The digestive or gastrointestinal tract goes from the mouth to the anus. It is often called the GI tract.
Bleeding in the upper GI tract can happen anywhere from the esophagus to the first part of the small intestine. Sometimes it's caused by an ulcer in your stomach. Or it may be caused by blood vessels in your esophagus. Your esophagus is the tube that carries food from your throat to your stomach.
Light bleeding may not cause any symptoms at first. But if you continue to bleed for a while, you may feel very weak or tired.
Sudden, heavy bleeding means you need to see a doctor right away. This kind of bleeding can be very dangerous. But it can usually be cured or controlled. The doctor may do some tests to find the cause of your bleeding.
Follow-up care is a key part of your treatment and safety. Be sure to make and go to all appointments, and call your doctor or nurse call line if you are having problems. It's also a good idea to know your test results and keep a list of the medicines you take.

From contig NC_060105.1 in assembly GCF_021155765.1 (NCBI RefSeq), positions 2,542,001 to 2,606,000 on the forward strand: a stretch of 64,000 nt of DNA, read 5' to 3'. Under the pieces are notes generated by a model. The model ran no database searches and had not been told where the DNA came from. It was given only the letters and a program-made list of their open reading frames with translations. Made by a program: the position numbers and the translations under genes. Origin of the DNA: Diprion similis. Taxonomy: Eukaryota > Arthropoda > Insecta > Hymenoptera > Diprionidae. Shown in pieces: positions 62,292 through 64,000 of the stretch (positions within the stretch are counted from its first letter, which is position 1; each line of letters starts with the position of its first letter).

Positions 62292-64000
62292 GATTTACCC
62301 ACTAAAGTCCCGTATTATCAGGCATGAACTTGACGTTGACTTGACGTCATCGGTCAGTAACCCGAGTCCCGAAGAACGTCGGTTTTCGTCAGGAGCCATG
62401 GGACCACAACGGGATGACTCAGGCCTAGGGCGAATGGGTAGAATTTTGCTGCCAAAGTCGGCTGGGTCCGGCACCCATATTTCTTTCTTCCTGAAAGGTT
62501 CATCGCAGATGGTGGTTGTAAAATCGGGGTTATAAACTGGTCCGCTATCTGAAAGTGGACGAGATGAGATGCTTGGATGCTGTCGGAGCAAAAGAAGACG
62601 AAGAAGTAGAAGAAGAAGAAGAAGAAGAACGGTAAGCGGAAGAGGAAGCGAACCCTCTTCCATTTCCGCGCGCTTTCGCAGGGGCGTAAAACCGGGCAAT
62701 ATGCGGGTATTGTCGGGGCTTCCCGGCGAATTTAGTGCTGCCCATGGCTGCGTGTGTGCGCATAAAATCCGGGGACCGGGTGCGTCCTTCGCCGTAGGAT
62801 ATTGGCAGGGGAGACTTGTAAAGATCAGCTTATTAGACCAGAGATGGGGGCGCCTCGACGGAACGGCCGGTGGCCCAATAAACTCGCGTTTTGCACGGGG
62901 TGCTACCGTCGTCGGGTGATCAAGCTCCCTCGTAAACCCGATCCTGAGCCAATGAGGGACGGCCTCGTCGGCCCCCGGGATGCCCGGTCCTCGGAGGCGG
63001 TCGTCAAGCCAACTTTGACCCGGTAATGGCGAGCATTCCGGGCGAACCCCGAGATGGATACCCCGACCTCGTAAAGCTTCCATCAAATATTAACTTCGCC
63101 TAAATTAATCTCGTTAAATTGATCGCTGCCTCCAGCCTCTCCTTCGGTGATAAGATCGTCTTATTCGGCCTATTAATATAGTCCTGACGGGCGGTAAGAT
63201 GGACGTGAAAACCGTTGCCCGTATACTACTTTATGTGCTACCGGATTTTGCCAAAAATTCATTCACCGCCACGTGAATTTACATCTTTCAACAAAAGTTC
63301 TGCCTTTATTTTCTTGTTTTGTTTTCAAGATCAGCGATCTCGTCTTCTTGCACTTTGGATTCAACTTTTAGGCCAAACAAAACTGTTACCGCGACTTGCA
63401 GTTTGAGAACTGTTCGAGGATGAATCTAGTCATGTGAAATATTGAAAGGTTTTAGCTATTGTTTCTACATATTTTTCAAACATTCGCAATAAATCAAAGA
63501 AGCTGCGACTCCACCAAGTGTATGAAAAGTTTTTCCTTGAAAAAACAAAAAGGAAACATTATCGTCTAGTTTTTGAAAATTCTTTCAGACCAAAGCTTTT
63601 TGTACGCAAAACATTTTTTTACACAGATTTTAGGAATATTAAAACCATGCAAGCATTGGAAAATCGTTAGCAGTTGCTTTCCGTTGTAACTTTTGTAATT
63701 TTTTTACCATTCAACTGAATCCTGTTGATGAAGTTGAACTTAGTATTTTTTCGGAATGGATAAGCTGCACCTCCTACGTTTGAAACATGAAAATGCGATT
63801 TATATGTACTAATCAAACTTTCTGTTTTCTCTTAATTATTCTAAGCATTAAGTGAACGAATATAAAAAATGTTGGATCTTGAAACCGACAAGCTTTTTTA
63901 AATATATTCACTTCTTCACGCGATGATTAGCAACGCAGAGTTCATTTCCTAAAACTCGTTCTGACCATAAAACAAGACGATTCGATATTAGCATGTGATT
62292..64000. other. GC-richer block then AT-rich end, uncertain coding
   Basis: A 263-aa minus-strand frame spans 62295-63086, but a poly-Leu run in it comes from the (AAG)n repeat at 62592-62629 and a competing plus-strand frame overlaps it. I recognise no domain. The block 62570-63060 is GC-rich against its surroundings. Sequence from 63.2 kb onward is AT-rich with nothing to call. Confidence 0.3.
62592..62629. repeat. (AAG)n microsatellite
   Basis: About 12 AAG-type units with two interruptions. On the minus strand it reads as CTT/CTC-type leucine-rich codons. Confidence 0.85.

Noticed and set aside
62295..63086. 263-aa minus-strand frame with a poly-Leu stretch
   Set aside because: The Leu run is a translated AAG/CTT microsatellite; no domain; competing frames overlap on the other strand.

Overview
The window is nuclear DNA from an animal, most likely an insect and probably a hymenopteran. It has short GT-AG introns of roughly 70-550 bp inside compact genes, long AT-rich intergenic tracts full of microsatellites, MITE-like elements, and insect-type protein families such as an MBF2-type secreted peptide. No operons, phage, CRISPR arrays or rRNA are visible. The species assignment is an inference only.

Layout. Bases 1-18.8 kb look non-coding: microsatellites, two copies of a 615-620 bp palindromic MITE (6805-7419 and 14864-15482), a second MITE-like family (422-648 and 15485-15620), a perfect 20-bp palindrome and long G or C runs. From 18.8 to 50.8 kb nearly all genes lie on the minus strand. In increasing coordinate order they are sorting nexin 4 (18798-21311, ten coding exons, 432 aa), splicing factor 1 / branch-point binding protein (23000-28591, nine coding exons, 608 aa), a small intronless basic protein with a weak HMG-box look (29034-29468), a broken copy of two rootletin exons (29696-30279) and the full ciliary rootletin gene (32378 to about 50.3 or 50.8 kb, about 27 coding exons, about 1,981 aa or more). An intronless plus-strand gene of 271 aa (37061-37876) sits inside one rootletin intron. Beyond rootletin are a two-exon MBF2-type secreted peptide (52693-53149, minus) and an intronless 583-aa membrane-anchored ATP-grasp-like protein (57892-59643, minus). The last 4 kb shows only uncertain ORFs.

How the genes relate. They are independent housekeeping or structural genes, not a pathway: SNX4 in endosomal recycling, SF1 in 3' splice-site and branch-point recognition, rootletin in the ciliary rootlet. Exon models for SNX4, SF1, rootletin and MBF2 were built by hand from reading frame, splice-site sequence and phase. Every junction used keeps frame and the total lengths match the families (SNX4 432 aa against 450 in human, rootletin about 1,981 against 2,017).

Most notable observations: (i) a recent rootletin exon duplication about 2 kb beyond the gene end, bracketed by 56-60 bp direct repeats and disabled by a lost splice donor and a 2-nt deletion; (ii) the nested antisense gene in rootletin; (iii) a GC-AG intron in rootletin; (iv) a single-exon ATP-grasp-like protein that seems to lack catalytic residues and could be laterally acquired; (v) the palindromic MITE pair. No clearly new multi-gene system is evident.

Call 911 anytime you think you may need emergency care. For example, call if:
Call your doctor or nurse call line now or seek immediate medical care if:
Watch closely for changes in your health, and be sure to contact your doctor or nurse call line if you do not get better as expected.
Go to https://www.healthwise.net/patientEd
Enter G907 in the search box to learn more about "Upper Gastrointestinal Bleeding: Care Instructions".
Current as of: March 20, 2017
Adam Husney, MD - Family Medicine
& Brian D. O'Brien, MD - Internal Medicine & William H. Blahd, Jr., MD, FACEP - Emergency Medicine
© 2006-2017 Healthwise, Incorporated. Healthwise, Healthwise for every health decision, and the Healthwise logo are trademarks of Healthwise, Incorporated.
Care instructions adapted under license by your healthcare professional. If you have questions about a medical condition or this instruction, always ask your healthcare professional. Healthwise, Incorporated disclaims any warranty or liability for your use of this information.